A 12-lead ECG with rhythm strip is an important tool to help identify, locate, and differentiate atrial tachycardia. Laboratory studies may be indicated to exclude systemic disorders that may be causing the tachycardia. Electrophysiologic study may be required. (See Workup.) The morphology of the P wave may provide valuable clues to the origin of the tachycardia, and this is the reason why a 12-lead ECG is of special value.

The primary treatment during a bout of atrial tachycardia is considered to be rate control using AV nodal blocking agents, such as beta-blockers or calcium channel blockers (see Treatment and Medication). Cardioversion should be considered for any patient in whom the rhythm is not tolerated well hemodynamically and/or in whom rate control drugs are ineffective or contraindicated.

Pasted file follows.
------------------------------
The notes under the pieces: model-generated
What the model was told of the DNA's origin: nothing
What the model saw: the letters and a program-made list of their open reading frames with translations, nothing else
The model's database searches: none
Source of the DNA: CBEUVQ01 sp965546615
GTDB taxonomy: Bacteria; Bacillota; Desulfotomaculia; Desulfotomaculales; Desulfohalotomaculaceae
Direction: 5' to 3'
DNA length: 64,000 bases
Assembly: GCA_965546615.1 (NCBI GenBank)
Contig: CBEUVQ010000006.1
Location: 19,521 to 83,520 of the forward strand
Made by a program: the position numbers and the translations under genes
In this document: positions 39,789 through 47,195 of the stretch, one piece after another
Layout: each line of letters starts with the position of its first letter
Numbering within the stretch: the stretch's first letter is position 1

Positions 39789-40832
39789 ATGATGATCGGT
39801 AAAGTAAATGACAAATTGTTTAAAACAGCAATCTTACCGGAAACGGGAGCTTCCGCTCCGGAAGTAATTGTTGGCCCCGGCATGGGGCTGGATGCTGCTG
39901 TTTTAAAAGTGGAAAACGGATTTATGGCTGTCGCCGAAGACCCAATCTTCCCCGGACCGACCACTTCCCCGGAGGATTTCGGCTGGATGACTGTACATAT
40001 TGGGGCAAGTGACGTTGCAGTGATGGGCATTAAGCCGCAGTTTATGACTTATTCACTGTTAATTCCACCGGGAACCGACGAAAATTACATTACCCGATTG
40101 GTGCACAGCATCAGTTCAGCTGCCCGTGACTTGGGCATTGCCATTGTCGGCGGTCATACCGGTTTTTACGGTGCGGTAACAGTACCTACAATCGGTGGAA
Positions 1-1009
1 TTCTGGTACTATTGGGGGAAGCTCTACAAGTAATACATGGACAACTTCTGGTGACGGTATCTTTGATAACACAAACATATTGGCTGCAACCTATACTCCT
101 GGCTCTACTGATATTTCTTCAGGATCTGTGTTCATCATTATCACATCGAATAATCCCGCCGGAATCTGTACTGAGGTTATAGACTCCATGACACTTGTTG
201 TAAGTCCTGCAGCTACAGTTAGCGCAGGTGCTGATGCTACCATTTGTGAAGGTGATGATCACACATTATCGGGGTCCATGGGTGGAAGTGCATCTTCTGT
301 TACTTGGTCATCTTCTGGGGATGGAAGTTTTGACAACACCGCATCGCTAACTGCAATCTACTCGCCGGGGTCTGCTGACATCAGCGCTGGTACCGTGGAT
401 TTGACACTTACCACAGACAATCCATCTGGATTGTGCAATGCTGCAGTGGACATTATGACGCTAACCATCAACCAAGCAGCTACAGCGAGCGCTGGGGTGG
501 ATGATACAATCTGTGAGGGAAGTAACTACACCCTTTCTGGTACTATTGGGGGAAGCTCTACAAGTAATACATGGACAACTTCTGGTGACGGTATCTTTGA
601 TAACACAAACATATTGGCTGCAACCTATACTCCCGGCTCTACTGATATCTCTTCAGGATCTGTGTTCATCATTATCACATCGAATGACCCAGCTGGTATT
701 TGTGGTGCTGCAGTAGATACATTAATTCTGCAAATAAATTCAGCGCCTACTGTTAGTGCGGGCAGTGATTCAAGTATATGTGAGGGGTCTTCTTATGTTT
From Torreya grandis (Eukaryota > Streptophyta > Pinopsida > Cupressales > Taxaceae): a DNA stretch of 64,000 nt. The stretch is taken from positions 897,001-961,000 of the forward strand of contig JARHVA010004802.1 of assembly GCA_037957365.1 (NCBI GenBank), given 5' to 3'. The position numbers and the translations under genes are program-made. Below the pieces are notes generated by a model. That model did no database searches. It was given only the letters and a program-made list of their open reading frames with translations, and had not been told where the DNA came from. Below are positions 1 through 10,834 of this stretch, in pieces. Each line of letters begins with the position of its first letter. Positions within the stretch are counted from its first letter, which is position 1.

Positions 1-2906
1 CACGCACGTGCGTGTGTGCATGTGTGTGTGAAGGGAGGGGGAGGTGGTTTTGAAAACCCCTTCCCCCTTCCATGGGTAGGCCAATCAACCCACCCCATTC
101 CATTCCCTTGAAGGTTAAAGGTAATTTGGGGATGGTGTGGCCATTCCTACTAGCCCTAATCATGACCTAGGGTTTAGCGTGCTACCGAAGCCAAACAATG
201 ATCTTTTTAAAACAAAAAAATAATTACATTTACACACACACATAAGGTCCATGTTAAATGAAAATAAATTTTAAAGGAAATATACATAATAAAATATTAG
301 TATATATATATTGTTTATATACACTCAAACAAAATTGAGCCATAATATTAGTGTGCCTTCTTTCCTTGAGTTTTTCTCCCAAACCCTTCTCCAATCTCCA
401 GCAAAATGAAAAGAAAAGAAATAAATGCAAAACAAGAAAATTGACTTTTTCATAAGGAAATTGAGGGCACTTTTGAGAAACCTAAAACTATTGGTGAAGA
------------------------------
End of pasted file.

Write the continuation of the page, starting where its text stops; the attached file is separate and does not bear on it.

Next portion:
Radiofrequency catheter ablation for atrial tachycardia has become a highly successful and effective treatment option for symptomatic patients whose condition is refractory to medical therapy or who do not desire long-term antiarrhythmic therapy. It can cure macroreentrant and focal forms of atrial tachycardia. (See Treatment.) [7, 8]

Atrial tachycardia can have a right or left atrial origin. Some atrial tachycardias actually originate outside the usual anatomic boundaries of the atria, in areas such as the superior vena cava, pulmonary veins, and vein of Marshall, where fingers of atrial myocardium extend into these locations. Rare locations, such as the noncoronary aortic cusp [1] and hepatic veins, have been described, as well. (See the video below.)